Construction Design & Management Regulations 2015 – 12-11-21
In this Briefing Note we review the management of construction work as defined by the Regulations and is in response to a number of recent requests from clients for further information and advice.
Note: although domestic clients are mentioned in the Regulations, they are not addressed in this briefing note.
The Regulations Establish A Number of Dutyholders:
Clients (for whom the project will be carried out)
Must appoint other Dutyholders
Ensure sufficient time and resources are allocated to the project
Preconstruction information is prepared and provided to other Dutyholders
The Principal Designer and Principal Contractor carry out their duties
Welfare facilities are provided
Construction work does not commence until a Construction Phase Plan (CPP) is available
Notify the HSE if the project is ‘notifiable’, the Principal Contractor can complete this on behalf of the Client
Designers (prepare or modify designs)
Must eliminate, reduce or control foreseeable risks arising from:
Future maintenance and use of the building
Principal Designers (they manage and appoint other designers)
Plan, manage, monitor and coordinate H&S in the preconstruction phase of a project
Identifying, eliminating or controlling foreseeable risks
Ensuring Designers carry out their duties
Prepare and provide relevant information to other Dutyholders
Prepare the health and safety file
Principal Contractors (appointed by the client when there is more than one contractor involved)
Liaise with Client and Principal Designer
Prepare Construction Phase Plan
Organise cooperation between contractors and coordinate their work
Suitable site inductions
Prevent unauthorised access
Consult with workers
Provide welfare facilities
Contractors (complete the actual construction work)
Plan, manage and monitor their work
Comply with direction from Principal Contractor and Principal Designer
Many companies/contractors often misunderstand the scope of the regulations and consider themselves out of scope as they do not construct or demolish buildings. It should be noted that far reaching additional activities covered by the regulations include:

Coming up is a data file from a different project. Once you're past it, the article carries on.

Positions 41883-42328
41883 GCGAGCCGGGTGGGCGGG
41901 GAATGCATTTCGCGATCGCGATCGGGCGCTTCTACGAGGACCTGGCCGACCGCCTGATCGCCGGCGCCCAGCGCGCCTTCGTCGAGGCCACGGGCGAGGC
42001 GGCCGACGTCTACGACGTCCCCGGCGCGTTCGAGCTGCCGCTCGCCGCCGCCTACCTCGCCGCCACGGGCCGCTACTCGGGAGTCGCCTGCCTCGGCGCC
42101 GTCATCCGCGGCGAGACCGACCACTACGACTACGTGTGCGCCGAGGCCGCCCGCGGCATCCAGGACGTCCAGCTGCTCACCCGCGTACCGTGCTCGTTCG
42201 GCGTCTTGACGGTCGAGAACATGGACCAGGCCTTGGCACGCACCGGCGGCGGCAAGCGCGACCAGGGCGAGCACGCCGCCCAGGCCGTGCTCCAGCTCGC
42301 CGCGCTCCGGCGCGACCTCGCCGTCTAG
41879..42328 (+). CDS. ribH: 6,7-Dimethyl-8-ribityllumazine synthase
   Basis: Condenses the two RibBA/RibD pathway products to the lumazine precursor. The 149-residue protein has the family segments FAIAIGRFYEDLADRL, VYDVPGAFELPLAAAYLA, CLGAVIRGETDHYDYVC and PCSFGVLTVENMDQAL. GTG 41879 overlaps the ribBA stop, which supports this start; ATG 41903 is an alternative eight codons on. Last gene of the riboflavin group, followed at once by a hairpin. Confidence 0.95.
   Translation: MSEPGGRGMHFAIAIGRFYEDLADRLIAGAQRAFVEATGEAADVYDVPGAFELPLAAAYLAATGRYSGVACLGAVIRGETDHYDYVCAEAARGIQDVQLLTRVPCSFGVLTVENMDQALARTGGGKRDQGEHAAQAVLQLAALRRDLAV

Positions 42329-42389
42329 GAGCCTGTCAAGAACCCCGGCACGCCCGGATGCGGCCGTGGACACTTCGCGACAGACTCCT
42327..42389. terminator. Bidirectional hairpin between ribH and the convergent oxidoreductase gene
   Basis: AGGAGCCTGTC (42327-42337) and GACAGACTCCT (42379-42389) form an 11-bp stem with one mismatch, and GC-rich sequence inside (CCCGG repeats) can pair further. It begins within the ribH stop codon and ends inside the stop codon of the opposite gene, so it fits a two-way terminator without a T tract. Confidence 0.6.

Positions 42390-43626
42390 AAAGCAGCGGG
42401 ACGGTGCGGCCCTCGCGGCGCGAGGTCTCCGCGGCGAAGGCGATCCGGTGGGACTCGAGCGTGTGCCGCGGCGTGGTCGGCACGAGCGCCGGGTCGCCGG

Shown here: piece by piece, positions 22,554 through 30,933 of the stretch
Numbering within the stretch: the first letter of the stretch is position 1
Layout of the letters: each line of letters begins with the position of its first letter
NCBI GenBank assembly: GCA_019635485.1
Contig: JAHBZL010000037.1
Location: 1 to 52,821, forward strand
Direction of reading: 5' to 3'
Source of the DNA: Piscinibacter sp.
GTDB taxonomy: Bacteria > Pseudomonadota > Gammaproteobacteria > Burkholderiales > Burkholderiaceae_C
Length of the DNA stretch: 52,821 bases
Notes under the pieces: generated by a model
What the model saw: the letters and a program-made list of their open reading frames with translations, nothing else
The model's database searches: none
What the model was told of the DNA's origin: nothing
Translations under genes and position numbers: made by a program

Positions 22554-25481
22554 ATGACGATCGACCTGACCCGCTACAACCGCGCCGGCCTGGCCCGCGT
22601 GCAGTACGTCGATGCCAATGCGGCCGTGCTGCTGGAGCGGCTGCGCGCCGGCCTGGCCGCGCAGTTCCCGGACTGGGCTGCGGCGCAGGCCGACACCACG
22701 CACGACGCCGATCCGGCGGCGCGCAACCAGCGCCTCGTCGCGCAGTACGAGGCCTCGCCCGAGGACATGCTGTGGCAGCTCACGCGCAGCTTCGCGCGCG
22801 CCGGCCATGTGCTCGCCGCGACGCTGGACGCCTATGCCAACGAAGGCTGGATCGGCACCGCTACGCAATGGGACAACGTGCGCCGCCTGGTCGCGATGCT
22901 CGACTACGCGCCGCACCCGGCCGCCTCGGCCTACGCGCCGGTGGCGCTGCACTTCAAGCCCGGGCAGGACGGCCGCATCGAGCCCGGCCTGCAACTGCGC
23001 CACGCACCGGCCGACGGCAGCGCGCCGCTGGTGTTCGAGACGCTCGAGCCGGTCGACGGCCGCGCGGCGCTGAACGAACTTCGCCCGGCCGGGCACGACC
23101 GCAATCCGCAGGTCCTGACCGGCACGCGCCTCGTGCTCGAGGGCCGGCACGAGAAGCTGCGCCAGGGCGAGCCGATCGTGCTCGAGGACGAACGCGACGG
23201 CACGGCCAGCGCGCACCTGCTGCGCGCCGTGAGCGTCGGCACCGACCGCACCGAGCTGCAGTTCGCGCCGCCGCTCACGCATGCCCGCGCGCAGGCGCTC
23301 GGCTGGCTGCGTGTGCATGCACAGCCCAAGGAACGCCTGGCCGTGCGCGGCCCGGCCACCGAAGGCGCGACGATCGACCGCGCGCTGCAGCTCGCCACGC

‘the installation, commissioning, maintenance, repair or removal of mechanical, electrical, gas, compressed air, hydraulic, telecommunications, computer or similar services which are normally fixed within or to a structure’
All construction work is regulated by the CDM 2015 Regulations.
The Regulator can impose penalties for failing to meet these Regulations as well as any failings defined in the Health and Safety at Work Act 1974.
There are many other regulations, guidance documents and British Standards that must be considered for construction work dependent upon the nature of the work to be completed. As an example:
Management of Health and Safety at Work Regulations 1999
Manual Handling Operations Regulations 1992
Control of Asbestos Regulations 2012
Provision and Use of Work Regulations 1998
Hence the need to ensure you have access to competent advice (see below).
Notification of the project must be made to the HSE (using an F10 form) if the project:
Last longer than 30 working days and have more than 20 workers working simultaneously at any point of the project; or
Exceed 500 person days
There is a requirement within the Regulations that competent construction advice is required for construction projects.
As an example, it is likely that a competent person will hold minimum of NEBOSH Construction Certificate (or equivalent) to be able to provide competent advice.